This outrageously funny look at one man's final moments of bachelorhood stars Tom Hanks as Rick, reluctant recipient of a bachelor bash given by a group of friends who view partying as their full-time religion. Rick's worried fiancée, Debbie (Tawny Kitaen), dresses up in disguise and crashes the party to spy on her future husband. To complicate the night further, Debbie's father hires her ex-boyfriend to win back his daughter. It turns out to be an evening the soon-to-be bride and groom will never forget.
I remember watching edited TV-friendly versions of 'Bachelor Party' when I was a kid. Re-watching it now as an adult, I realized how graphic (nudity-wise) the R-rated cut of the movie is, how many jokes and comedic bits went right over my head as a youngster, how many movies have used the bachelor party theme since then (at least one 'American Pie' and all three 'Hangover' movies), how iconically '80s the movie is and, sadly, that it's not as great a comedy as nostalgia would have us believe.
A very young Tom Hanks stars in the leading role of 'Bachelor Party' as Rick Gassco, a Catholic school bus driving odd-ball whose actions are just as inconsistent as the morals of the movie itself. When Rick tells his best buddies that he's engaged to his girlfriend Debbie (Tawny Kitaen), they offer to throw him a wild sendoff party. Debbie is worried about what Rick might be made to do at the party, but stops worrying when he charmingly convinces her that he's a good guy, that she has nothing to worry about. While he sincerely means it, there's no knowing or preparing for what lies ahead.
The scariest part about 'Bachelor Party' is that throughout the special feature interviews, the writers and producers all brag about how the events of the bachelor party in the movie actually happened at the bachelor party of one of the producers. The debauchery – sex, drugs, hookers, grand theft auto, a donkey show – is comedic in the movie, but knowing that those events really happened is another thing. And making matters worse, the way the producers talk about it in the special features is as if they're still high-fiving one another for that one crazy night.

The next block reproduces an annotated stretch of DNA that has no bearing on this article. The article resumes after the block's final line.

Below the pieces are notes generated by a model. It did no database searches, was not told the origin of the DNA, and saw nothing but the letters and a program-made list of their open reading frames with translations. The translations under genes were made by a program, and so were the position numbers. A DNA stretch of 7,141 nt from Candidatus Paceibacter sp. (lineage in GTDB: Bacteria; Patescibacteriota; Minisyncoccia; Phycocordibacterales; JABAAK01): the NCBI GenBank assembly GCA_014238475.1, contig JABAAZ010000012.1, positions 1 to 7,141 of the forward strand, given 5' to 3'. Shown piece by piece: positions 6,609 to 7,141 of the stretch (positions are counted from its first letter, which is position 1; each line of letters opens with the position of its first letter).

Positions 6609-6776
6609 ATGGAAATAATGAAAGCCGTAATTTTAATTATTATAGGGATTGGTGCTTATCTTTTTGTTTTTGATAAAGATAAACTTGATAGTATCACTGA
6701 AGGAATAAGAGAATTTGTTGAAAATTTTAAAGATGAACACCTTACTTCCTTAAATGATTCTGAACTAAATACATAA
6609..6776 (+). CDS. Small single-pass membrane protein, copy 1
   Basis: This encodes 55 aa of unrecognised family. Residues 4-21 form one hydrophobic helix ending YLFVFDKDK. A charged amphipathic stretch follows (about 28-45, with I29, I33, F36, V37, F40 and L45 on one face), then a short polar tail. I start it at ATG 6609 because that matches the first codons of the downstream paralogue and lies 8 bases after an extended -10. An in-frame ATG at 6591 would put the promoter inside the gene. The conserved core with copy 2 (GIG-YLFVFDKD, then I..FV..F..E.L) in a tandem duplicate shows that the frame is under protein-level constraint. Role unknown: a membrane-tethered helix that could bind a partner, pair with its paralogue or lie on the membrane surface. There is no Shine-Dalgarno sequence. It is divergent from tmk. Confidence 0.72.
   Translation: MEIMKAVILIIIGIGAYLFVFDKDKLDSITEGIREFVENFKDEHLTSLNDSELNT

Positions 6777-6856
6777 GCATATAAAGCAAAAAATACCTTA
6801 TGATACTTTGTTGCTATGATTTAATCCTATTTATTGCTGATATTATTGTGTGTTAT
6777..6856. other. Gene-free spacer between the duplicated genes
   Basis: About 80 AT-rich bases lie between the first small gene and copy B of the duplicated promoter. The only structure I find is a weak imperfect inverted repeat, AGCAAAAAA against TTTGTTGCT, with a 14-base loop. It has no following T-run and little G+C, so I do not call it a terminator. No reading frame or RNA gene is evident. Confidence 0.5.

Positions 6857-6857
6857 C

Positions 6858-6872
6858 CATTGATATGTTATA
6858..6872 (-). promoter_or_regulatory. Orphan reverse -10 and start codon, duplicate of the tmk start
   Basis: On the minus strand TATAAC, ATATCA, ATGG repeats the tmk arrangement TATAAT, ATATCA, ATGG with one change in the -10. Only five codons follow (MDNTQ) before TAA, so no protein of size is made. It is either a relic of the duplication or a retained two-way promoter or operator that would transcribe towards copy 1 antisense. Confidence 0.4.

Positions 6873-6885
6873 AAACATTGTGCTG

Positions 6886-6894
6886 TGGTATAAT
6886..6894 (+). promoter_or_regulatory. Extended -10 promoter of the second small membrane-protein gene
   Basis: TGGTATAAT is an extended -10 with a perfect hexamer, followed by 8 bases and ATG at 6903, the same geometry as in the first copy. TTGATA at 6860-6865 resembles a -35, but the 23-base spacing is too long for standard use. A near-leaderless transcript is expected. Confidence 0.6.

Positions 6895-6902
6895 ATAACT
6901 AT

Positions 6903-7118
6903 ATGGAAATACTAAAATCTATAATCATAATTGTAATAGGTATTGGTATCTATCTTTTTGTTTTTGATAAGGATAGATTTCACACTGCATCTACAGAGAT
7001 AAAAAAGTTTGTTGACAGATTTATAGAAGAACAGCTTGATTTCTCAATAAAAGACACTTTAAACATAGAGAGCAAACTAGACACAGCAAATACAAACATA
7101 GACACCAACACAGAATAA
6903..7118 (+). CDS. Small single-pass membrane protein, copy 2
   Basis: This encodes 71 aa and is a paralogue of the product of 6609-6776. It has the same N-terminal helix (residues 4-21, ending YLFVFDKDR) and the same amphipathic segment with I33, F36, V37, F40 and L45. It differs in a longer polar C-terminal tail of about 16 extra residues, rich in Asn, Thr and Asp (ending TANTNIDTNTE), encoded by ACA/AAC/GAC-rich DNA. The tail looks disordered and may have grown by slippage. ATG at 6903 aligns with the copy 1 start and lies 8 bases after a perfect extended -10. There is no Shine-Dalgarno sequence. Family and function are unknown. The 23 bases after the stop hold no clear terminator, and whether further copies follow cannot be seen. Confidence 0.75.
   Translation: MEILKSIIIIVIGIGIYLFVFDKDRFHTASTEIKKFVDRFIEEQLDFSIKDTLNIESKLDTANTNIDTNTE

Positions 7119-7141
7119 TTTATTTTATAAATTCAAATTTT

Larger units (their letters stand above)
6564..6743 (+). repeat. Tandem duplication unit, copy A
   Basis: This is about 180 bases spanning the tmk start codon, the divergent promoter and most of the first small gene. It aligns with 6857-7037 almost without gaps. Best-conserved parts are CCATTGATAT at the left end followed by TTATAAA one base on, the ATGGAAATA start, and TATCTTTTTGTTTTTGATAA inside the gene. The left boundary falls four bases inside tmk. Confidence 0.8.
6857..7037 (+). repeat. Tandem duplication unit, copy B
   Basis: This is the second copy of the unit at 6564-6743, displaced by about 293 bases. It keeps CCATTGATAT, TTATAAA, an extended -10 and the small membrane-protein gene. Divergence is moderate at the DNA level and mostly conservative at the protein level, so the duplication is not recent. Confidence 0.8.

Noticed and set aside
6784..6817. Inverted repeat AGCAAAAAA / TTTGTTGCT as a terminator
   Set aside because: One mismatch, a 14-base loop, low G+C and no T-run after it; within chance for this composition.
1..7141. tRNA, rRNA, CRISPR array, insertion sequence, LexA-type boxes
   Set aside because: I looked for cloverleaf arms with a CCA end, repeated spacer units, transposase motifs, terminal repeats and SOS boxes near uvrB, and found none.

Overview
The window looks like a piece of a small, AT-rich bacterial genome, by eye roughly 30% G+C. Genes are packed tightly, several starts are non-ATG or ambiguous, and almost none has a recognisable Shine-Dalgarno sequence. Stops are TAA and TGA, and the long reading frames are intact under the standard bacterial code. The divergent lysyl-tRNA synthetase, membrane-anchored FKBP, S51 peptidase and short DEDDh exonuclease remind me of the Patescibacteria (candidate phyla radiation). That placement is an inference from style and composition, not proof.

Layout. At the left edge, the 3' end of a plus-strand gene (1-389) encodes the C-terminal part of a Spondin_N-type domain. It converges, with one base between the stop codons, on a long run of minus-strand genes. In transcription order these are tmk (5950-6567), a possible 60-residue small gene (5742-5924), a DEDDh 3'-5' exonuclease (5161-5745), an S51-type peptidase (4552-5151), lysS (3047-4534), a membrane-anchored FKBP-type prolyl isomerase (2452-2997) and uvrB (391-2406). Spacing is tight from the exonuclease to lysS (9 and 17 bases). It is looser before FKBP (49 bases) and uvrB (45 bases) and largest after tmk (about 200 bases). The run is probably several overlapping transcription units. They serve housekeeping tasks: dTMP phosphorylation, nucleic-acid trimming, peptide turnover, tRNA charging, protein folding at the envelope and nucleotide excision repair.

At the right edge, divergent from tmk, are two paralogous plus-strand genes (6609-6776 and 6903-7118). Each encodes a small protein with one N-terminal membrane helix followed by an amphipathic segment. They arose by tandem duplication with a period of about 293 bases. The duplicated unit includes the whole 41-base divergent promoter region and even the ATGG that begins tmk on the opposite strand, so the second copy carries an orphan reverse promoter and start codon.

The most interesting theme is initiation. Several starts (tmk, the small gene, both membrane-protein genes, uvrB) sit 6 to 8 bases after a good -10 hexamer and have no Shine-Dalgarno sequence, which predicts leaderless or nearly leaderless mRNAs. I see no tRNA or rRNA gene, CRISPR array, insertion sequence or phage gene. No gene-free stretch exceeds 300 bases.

Rick is a complete clown to his future in-laws. Her hoity-toity tennis-playing rich folks don't like him – and it's blatantly obvious. Her father tries to pay him to leave her, but when that doesn't work, he hires Debbie's successful and preppy ex-boyfriend do whatever it takes to get rid of Rick. The movie bounces around from bachelor party shenanigans to thwarting the ex's cockblockery to pranking the women while at their bachelorette party.
As an adult, 'Bachelor Party' is much zanier than I remember it being and contains fewer laughs than I recall. If anything works in the movie, it's solely because of Tom Hanks, he's really the only thing keeping the 'Party' afloat.
The Blu-ray: Vital Disc Stats
Fox has placed 'Bachelor Party' and all of its brief DVD special featurettes on Region A BD-50, slapped it in a standard single-disc Elite keepcase and placed nothing but a vanity reel prior to the disc's static main menu. They did the literal bare minimum to make this 30-year-old movie worth investing in. Check out the technical and special features sections below to read why.